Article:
Australia Women coach Matthew Mott put his team’s spectacular turnaround at the recently-concluded Women’s T20 World Cup at home down to the partnership between Rachael Haynes and captain Meg Lanning in their second game against Sri Lanka.
Overwhelming favourites to lift the trophy at the start of the tournament, Australia began their campaign with a defeat to India. In the following game, they were staring down the barrel against Sri Lanka, reduced to 10-3 in a chase of 123, and facing a potentially shocking early elimination.
However, Haynes and Lanning put together a 95-run fourth-wicket stand to bail the team out and they eventually crossed the line. “We talked about it a lot before the tournament,” Mott said. “The beauty of this team was we actually realised that we didn’t react well in the first game and we were nervous, I was nervous, so I can imagine what the players were like. There was so much expectation and build-up, and we knew there was a lot at stake. For us to turn out at the MCG was potentially a game-changing moment for not just cricket but women’s sport. So there was absolutely a burden there.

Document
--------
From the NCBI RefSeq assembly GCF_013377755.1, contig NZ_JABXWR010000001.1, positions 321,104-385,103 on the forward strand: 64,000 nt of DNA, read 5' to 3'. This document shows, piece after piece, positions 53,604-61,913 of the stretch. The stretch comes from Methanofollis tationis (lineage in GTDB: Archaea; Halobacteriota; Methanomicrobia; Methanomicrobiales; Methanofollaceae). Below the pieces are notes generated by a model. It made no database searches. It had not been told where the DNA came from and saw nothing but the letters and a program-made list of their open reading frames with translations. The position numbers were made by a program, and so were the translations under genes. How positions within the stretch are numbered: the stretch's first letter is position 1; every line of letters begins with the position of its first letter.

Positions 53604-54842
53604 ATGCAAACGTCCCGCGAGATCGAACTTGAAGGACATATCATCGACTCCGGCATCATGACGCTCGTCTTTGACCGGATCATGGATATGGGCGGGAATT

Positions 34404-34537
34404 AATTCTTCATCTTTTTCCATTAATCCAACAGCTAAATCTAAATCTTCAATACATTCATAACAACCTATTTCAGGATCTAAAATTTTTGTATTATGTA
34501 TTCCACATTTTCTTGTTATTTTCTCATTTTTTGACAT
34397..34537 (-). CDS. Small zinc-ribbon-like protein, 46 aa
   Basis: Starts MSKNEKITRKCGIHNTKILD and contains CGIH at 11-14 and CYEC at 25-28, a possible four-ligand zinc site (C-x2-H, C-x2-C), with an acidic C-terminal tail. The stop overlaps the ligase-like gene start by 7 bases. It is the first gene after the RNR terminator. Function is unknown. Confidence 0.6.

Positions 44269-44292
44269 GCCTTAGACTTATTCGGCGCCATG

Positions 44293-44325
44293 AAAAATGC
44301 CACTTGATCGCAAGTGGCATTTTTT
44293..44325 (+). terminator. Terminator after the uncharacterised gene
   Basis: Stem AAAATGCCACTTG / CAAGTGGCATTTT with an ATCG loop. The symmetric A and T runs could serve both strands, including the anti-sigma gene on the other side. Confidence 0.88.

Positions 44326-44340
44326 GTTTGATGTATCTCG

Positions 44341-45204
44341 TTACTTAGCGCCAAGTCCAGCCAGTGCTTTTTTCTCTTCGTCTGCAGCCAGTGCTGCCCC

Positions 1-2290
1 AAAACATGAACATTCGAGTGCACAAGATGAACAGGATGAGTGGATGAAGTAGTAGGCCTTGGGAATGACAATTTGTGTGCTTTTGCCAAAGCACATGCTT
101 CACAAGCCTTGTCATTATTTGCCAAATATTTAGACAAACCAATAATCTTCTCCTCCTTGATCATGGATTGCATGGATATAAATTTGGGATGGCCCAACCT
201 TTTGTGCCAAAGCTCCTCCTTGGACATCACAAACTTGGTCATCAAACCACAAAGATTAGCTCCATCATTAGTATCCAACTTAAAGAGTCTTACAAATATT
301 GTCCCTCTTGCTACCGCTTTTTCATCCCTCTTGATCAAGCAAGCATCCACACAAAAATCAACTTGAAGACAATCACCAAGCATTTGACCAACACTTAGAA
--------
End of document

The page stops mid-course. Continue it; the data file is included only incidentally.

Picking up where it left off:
“How we internalised that and actually helped each other out sort of happened after Perth and that partnership between Rach [Haynes] and Meg [Lanning]. I think you always look back and say, ‘what a great final’, but we had no right to be there unless that partnership happened, and that just changed our whole philosophy for the tournament.”
Following the result against Sri Lanka, Australia’s batting group came together for a meeting and spoke honestly about what was needed. It was a meeting attended by some of the team’s senior players, including Ellyse Perry, whose message Mott particularly cited for bringing about a change in attitude.
“Players admitted, ‘I’m nervous, I haven’t been playing like I normally play, I should be doing this, I should be doing that’,” Mott said. “Ellyse Perry was at that meeting because she goes in both meetings [batting and bowling] as an allrounder. She says, ‘to be honest, we just need to make sure we’ve got soul in this group, and we look out for each other, be a little bit more overt with our body language, and maybe the odd fist-bump and something like that when someone has hit a good boundary’.
“I think if you look back to us in the first two games compared to the last few, you definitely saw a greater appreciation of a partnership, and I reckon that was pivotal.”